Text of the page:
Soccer turns silent

Those on sidelines asked to keep quiet.

Those on sidelines asked to keep quiet.

October 07, 2002|by SCOTT BUTKI

Parents, spectators and even coaches in the 61-team Hagerstown Area Youth Soccer League had a challenging assignment Saturday: Keeping their mouths shut.

As part of the annual Silent Saturday, soccer coaches and spectators were prohibited from giving instructions or shouting encouragement while games were in play.

The goal was for the players to learn to rely on each other rather than on parents and coaches, soccer league commissioner Heidi Tennant said. It was at least the fifth year the league has had the quiet day, she said.


During breaks in the game, coaches and spectators reminded the players that team members can still give instructions to each other. But on the sidelines, it was mostly silent except for applause, which was permitted.

Occasionally, a parent would forget the rule of the day and another spectator would tell them to "shush."

That was the case with Rodney Johnson, who was about to shout "get the ball!" to his daughter, Shi Johnson, 5, when Shi's aunt, Paula Dagenhart, reminded him of the rules.

"I think it is nice. It is hard, but it is nice," Paula Dagenhart said of the day.

Rodney Johnson said he thinks the idea behind the event is good for older players - who understand the game's rules better - but he is not sure how helpful it is for the players of Shi's age who may need more instructions.

Spectators adjusted to the rules, learning other ways to express themselves.

Instead of shouting, parents and friends used signs, pom-poms and flags, Anna Mummert said.

It is also a challenge for coaches, coach Mitch Mummert said.

If he saw a player heading for the wrong goal, for instance, he couldn't yell and warn him.

Instead, he said, "You just grit your teeth."

Mummert's son, Jared, 8, who plays on one of the teams, said he likes Silent Saturday better than most games.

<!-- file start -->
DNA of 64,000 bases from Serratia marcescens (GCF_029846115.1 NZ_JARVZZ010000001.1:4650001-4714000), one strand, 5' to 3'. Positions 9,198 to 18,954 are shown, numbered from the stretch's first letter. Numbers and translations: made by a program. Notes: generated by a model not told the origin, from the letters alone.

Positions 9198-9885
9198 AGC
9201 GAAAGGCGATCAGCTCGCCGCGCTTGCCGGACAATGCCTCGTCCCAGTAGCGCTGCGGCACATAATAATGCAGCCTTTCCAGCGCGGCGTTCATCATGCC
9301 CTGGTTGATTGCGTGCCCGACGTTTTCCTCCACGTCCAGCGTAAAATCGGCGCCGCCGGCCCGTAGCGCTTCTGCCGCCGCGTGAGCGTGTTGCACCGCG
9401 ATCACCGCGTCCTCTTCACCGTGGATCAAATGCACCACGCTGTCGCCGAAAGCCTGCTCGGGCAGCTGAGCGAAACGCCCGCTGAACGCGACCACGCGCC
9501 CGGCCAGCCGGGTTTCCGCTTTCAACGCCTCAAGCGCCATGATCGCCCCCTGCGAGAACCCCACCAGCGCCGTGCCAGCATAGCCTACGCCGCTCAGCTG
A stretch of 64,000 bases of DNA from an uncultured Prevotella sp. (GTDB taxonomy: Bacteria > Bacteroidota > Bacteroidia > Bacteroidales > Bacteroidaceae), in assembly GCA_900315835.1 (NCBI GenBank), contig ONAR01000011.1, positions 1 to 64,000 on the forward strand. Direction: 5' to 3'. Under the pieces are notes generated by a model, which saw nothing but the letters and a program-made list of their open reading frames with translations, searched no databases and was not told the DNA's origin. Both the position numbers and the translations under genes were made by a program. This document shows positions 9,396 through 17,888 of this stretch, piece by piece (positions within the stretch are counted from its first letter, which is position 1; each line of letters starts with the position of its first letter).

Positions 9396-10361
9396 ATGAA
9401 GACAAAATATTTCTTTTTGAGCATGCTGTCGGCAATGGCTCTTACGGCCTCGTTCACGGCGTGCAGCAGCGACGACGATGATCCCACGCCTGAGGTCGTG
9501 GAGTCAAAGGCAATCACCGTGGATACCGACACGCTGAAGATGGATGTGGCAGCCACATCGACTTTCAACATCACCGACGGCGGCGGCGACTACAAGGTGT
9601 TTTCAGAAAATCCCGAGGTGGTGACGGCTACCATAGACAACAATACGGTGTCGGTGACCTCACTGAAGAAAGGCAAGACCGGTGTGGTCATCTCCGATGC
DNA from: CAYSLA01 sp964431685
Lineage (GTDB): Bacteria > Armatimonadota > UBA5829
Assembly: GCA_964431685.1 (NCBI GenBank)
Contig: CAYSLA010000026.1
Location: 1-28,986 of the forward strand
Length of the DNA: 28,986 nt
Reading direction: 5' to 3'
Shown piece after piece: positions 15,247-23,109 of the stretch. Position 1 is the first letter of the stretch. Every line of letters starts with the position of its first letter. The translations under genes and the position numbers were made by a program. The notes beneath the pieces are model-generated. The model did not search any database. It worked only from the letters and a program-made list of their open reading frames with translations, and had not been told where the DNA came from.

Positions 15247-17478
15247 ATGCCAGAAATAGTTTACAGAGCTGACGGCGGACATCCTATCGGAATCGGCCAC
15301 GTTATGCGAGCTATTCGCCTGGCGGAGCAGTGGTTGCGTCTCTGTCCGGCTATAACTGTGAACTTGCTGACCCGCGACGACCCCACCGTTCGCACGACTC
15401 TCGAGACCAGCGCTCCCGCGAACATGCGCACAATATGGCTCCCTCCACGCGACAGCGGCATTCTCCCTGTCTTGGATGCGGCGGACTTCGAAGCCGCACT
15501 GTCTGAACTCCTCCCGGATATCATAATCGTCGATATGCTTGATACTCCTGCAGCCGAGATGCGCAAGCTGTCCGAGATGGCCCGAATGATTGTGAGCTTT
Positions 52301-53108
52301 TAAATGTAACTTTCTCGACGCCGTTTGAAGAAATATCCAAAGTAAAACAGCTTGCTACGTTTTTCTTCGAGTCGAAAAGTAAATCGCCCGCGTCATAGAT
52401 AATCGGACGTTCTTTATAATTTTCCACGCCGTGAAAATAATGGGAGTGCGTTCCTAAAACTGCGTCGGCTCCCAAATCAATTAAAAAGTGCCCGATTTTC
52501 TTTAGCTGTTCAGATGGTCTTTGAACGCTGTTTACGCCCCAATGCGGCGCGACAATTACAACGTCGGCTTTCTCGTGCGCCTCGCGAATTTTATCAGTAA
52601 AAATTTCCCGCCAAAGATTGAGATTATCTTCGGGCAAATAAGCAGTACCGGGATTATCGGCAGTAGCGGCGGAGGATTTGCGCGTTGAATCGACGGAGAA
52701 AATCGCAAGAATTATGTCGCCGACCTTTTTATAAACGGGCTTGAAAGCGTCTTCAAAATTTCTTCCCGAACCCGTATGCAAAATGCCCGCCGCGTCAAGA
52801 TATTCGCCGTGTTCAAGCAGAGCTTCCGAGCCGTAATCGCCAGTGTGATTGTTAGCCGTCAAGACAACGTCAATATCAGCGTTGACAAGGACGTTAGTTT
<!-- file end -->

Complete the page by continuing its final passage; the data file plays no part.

"It was more quieter," he said.

Coach John Wroblewski had to call his son offsides twice during a game in which he served as a referee, he said. Normally someone would have shouted instructions to avoid that violation, he said.

Bill Proctor was one of several coaches who said Silent Saturday is a good idea because, in addition to teaching cooperation, it provides a forum for the players to demonstrate how good they are at the game without sideline help.

His son, Kevin, 7, said he doesn't like the day.

While coaches generally give good advice, players' suggestions are sometimes bad, Kevin Proctor said.

Silent Saturday was a challenge for enthusiastic fans.

"It is very frustrating for the adults," said Dawn Davis, who was there to cheer on her daughter, Megan, 8.

Normally, she would shout, "Get the ball!" and "Don't back down!" she said. On Saturday she was reduced to applauding and holding a sign that read simply: "Score!"

"I don't like it, either," Sue Sprecher said. "I want to be a sideline coach."

She thinks the players like hearing support from their parents.

"I think it encourages them," she said. "This is boring."

Another critic was Peggy Sprecher, who was there to cheer on her grandson, Eric Sprecher, 8. She described herself this way: "I am a rootin', tootin' grandma."

As a player, Christine Kanter, 11, said she just ignores the noises from the sidelines. But as a spectator, she said, "It is more exciting when we can cheer."

While some parents might not like it, the day is a good idea, coach Doug Reed said.

"I think it is fantastic," Reed said.

Instructions from the sidelines "tends to confuse more than it helps," he said.

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